Review: After nearly two decades, Luc Besson finally materializes Valerian and the City of a Thousand Planets, a space adventure adapted from his childhood favorite comic ‘Valérian and Laureline’—which he’s been craving to make ever since The Fifth Element (1997).
With visual endeavors the size of Cameron’s Avatar and vibrant universe to rival Star Wars (if not Wachowskis’ Jupiter Ascending) also with largest budget in French cinema history, it is exactly the size of Besson’s ambition on full creative control mode. The result is an elegant (borderline to over-the-top) space odyssey if not a style-over-substance one by any measure. What Valerian doesn’t have is a compelling script to cover the whole duration.
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Review: Let’s start with a little excerpt of what has gone so far in Planet of the Apes reboot universe. As you might have known (in fact, you’ll learn/re-learn about this in 3 opening minutes), simian flu has wiped most of the humanity, leaving few of them stranded on the planet that used to be theirs. Unbeknownst to them, the planet isn’t bound to them anymore. After the fall of men, the ‘Rise’ of apes is the next phase and the new ‘Dawn’ of civilization embarks.
War for the Planet of the Apes begins several years after the event in Dawn, where human wages war against apes. Human military led by The Colonel (Woody Harrelson) conducts man-hunt on ape leader, Caesar (Andy Serkis). The plan gone awry, but humanity has succeeded in killing Caesar’s family and the dream of reconciliation. This event scars the peaceful ape to the extent that he’s driven into waging his war against men, hence the title. CONTINUE READING IN ‘ENGLISH’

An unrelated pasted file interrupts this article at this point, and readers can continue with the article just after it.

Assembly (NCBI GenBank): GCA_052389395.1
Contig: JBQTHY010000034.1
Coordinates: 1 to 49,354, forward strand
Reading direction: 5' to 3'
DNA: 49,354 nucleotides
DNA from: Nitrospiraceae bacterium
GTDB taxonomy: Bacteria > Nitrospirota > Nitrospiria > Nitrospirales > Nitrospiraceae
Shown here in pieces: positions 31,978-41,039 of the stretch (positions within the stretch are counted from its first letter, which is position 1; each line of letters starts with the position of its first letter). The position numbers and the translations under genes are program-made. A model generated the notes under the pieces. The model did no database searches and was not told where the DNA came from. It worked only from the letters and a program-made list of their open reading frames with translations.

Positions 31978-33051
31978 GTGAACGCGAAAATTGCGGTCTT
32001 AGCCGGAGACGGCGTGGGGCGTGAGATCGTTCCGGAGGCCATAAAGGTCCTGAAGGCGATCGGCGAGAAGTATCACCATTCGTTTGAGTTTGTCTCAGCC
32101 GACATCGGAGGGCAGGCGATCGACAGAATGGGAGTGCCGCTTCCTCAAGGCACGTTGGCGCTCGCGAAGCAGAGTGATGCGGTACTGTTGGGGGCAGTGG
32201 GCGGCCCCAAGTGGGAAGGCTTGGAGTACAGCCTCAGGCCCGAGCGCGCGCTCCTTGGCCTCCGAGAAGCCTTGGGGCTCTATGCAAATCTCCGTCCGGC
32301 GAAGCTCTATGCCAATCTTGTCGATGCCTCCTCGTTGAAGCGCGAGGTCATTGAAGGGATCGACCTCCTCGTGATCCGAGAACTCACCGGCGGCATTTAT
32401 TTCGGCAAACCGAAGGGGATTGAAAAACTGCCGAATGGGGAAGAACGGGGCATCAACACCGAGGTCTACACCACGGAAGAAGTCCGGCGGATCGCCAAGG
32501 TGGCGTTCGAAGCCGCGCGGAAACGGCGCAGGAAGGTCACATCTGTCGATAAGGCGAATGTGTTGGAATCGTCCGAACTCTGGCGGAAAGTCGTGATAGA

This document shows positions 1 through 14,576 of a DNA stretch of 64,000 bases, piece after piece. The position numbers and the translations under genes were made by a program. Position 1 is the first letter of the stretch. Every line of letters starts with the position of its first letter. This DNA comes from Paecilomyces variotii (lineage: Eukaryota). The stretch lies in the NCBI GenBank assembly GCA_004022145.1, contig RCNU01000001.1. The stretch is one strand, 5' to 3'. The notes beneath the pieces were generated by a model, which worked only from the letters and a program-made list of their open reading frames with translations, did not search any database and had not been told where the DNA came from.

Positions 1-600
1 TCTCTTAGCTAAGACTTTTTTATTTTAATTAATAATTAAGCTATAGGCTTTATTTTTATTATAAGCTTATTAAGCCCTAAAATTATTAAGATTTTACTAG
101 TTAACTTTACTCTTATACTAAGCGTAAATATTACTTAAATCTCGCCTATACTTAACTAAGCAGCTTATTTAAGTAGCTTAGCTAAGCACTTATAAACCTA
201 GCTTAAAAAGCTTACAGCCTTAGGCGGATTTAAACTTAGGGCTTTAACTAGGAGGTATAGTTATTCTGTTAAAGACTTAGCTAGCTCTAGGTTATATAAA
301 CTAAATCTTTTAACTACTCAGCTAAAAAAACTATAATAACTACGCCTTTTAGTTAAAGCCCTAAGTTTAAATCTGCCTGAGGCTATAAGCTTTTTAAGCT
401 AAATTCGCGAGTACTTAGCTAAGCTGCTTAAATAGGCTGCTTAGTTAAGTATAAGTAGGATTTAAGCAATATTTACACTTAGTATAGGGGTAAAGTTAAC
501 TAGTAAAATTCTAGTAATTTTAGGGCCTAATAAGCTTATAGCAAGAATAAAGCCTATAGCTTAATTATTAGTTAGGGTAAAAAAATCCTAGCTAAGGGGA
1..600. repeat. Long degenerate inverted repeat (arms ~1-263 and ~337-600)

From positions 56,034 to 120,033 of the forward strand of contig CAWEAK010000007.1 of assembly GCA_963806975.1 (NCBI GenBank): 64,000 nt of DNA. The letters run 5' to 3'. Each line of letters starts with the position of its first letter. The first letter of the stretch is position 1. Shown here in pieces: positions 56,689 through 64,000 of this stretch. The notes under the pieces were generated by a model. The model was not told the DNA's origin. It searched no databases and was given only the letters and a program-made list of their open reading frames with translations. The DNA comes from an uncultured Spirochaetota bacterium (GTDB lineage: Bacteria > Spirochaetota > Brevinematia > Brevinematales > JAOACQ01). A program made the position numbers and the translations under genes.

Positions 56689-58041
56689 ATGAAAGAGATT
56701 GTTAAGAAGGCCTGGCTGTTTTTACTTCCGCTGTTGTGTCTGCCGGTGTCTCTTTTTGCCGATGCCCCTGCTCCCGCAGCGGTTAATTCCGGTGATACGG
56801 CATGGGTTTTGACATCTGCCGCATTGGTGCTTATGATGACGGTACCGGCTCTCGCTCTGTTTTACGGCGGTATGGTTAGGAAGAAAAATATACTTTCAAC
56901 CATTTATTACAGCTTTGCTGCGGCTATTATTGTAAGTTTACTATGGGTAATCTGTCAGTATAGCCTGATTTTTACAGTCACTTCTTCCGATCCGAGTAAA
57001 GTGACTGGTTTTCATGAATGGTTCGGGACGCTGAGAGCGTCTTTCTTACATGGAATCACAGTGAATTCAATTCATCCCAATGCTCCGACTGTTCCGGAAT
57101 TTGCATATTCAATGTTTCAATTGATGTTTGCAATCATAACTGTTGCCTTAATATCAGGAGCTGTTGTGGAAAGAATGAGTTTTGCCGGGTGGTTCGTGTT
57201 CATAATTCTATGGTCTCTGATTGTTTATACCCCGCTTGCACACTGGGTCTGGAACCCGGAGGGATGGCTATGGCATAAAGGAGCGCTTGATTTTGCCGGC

Review: In Dunkirk, Christopher Nolan reenacts a pivotal WWII moment dubbed as ‘Operation Dynamo’ a.k.a. ‘Miracle of Dunkirk’ as an epochal non-victorious, non-Americanized spectacle in only 106 minutes—making it his shortest but also most precise and concise tenure among his recent work. It might be a fact-based war film the auteur unlikely to make; yet, Dunkirk is still a Nolan epic through and through—with inventive storytelling, heartfelt tension and Nolan’s math.
It’s 1940 where approximately 400,000 allied soldiers of British Empire and France were cornered in a French beach town, Dunkirk; in a literal “between the Devil and the deep blue sea” circumstance. What separates those defenseless soldiers and home are only Nazis following from the land behind, Nazis bombing from the air above, Nazis torpedoing over the sea and the freezing 100 kilometers of sea. Rescue ships cannot reach the shore; only private boats, yachts and civilian tugboats can reach the ground. On the brink of a colossal loss, miracle only happens when home comes to those men who cannot go home. Continue reading Dunkirk (2017) – Review
Review: Dwayne Johnson and Zac Efron bulk the summer blockbuster up—with feast of abs, boobs, and sea-water—in all-new Baywatch. As another effort to revamp classic telly shows into big-screen (after 21 Jump Street and CHIPs, long after The A-Team), this diary of lifeguards ups its stakes with an infamous R rating. The rating seems imaginable—for a more explicit sexual contents and insensitive banters—at some points; but, it ends up being far-fetched and irrelevant eventually.